Article Worth Reading: “Reconfiguring Pop” by Saul Ostrow

Marjorie Strider, Green Triptych

When we think of Pop Art names that usually come to mind include, Andy Warhol, Jasper Johns, Robert Rauschenberg, Claes Oldenburg, and many other male artists of the decade that changed and shaped what we consider Pop Art today. What about those female artists that were also involved and active during the typical “Pop Age” (1950s-1960s)?

Saul Ostrow examines the exhibit “Seductive Subversion: Women Pop Artists 1958-1968” and comes up with some very interesting conclusions about the overall exhibit. Here is a snippet of his article:

“In the early ’60s, the term “Pop” was generally applied to art that depicted mundane objects or banal commercial products, and whose imagery and style referenced advertising or graphic design. Pop’s defining exhibitions-“New Painting of Common Objects,” curated by Walter Hopps at the Pasadena Art Museum; “The New Realists,” at Sidney Janis Gallery in New York (both 1962); and “Six Painters and the Object,” organized by Lawrence Alloway at the Guggenheim Museum (1963)-were all-male affairs (though Marisol was included in the Janis show). Sachs reminds us that there is much more to Pop-to its artistic sources and objectives-than the critical and art historical canon would lead us to believe. Ideas about Pop art, right down to the roster of its principal proponents, have rarely strayed far from those set forth in Lucy R. Lippard’s 1966 book Pop Art.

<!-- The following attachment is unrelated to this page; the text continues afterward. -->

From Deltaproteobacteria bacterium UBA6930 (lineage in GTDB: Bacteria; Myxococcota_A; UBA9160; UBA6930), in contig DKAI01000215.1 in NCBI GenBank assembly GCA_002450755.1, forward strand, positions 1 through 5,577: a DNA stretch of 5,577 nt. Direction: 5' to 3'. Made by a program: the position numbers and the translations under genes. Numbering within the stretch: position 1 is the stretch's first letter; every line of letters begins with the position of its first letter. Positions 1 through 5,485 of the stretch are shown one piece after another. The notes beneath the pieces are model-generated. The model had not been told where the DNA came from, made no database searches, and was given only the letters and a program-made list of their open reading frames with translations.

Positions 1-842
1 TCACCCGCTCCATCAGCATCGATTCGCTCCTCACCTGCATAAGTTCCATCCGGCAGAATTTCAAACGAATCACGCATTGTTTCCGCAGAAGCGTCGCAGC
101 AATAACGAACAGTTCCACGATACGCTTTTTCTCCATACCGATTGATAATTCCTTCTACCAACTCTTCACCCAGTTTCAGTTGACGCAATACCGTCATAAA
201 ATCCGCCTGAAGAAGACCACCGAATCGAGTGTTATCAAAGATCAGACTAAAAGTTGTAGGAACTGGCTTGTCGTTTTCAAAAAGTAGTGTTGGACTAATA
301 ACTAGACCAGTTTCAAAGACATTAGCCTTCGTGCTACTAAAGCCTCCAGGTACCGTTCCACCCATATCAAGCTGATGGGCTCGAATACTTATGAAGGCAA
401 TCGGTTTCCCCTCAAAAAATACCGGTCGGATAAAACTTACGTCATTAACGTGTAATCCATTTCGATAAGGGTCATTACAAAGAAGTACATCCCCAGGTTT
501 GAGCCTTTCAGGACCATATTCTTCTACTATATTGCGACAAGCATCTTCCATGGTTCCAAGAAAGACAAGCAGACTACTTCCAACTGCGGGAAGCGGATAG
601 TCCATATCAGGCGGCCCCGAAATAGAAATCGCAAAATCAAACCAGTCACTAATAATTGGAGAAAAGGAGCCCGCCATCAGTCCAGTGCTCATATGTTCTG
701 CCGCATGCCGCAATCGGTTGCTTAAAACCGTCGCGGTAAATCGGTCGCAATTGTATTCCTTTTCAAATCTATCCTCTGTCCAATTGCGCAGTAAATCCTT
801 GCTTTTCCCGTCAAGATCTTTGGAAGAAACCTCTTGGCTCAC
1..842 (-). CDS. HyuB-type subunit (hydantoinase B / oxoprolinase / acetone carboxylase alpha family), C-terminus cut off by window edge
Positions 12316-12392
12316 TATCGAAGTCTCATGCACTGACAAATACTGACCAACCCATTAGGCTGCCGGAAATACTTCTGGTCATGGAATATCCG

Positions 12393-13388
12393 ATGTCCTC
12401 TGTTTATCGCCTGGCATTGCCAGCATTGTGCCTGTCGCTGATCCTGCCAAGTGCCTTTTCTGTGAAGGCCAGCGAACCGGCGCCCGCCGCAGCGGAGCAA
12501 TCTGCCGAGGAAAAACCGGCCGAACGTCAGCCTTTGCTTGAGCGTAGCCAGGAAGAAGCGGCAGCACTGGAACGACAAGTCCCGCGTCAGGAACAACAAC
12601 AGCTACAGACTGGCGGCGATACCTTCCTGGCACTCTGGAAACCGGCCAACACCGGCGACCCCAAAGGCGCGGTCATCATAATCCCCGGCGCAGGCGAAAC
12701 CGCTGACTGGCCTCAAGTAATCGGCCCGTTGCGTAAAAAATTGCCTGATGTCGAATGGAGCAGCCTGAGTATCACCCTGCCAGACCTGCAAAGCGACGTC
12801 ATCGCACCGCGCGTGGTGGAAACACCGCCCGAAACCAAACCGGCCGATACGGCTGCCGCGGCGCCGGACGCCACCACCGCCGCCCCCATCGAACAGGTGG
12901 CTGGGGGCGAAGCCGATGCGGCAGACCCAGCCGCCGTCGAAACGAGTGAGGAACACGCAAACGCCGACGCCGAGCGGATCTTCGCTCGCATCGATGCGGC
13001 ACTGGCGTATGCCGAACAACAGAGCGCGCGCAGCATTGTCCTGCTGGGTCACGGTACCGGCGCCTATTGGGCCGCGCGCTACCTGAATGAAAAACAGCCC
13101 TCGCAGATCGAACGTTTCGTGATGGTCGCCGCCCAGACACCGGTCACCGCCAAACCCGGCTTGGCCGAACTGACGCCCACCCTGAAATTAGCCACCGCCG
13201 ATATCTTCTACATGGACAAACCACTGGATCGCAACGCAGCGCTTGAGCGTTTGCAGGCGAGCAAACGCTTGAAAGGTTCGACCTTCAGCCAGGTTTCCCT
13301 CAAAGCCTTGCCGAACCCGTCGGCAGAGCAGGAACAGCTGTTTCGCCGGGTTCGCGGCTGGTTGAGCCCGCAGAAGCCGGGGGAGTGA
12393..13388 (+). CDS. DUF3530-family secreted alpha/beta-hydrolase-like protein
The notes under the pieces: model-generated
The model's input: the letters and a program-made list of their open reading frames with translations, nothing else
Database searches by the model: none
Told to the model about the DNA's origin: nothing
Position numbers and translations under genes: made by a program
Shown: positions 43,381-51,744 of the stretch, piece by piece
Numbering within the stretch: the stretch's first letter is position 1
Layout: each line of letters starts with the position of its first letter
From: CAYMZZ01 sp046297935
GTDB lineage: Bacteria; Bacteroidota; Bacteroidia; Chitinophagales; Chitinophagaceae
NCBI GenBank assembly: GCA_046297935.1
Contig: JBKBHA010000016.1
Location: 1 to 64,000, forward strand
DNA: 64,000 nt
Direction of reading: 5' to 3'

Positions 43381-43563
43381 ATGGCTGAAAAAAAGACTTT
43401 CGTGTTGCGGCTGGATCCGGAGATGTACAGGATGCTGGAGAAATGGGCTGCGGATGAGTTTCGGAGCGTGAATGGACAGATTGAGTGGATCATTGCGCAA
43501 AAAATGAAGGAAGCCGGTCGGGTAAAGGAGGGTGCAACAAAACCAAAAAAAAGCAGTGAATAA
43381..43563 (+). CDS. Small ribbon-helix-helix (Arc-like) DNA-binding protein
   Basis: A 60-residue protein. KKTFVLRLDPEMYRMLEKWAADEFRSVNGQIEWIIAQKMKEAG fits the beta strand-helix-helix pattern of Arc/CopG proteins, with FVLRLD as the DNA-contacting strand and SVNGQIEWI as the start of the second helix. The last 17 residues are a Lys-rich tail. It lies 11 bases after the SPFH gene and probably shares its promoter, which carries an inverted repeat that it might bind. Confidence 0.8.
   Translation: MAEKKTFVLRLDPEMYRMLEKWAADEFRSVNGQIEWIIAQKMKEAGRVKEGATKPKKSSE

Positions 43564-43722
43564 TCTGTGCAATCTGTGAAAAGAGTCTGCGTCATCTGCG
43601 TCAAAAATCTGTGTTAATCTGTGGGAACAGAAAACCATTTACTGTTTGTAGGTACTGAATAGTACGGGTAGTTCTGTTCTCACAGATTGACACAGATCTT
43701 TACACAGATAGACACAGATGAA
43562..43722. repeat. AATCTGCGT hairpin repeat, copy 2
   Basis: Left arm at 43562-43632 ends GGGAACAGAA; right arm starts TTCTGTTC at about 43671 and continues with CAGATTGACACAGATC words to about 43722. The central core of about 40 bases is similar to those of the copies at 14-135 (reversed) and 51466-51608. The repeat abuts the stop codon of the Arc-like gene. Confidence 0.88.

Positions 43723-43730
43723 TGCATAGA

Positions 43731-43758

“Seductive Subversion” includes not only underknown Pop artists but also artists who are not typically identified with the movement. Marisol and Niki de Saint Phalle, both well known and associated with mainstream Pop, are present, but so is the Greek-born artist Chryssa, who is now fairly obscure but had a solo exhibition at the Guggenheim in 1961, when she was in her late 20s. (Having begun as a painter, she did pioneering work in neon in the ’60s and ’70s.) Other familiar figures in the exhibition are Yayoi Kusama, Martha Rosler, Vija Celmins and Faith Ringgold, who, while they are not identified with Pop today, were considered Pop-ish during the decade covered. Still others were (and are) better known abroad than in the U.S.: the Briton Pauline Boty (1938-1966), who was also an occasional model and actress of stage, film and TV; Jann Haworth, an American who participated in the British Pop art movement; the Swede Barbro Östlihn (1930-1995), who had a retrospective at the Art Museum of Norrköping in 2003; and, from Belgium, Evelyne Axell (1935-1972), a TV presenter, actress and scriptwriter turned artist.”

Click here to read full article.


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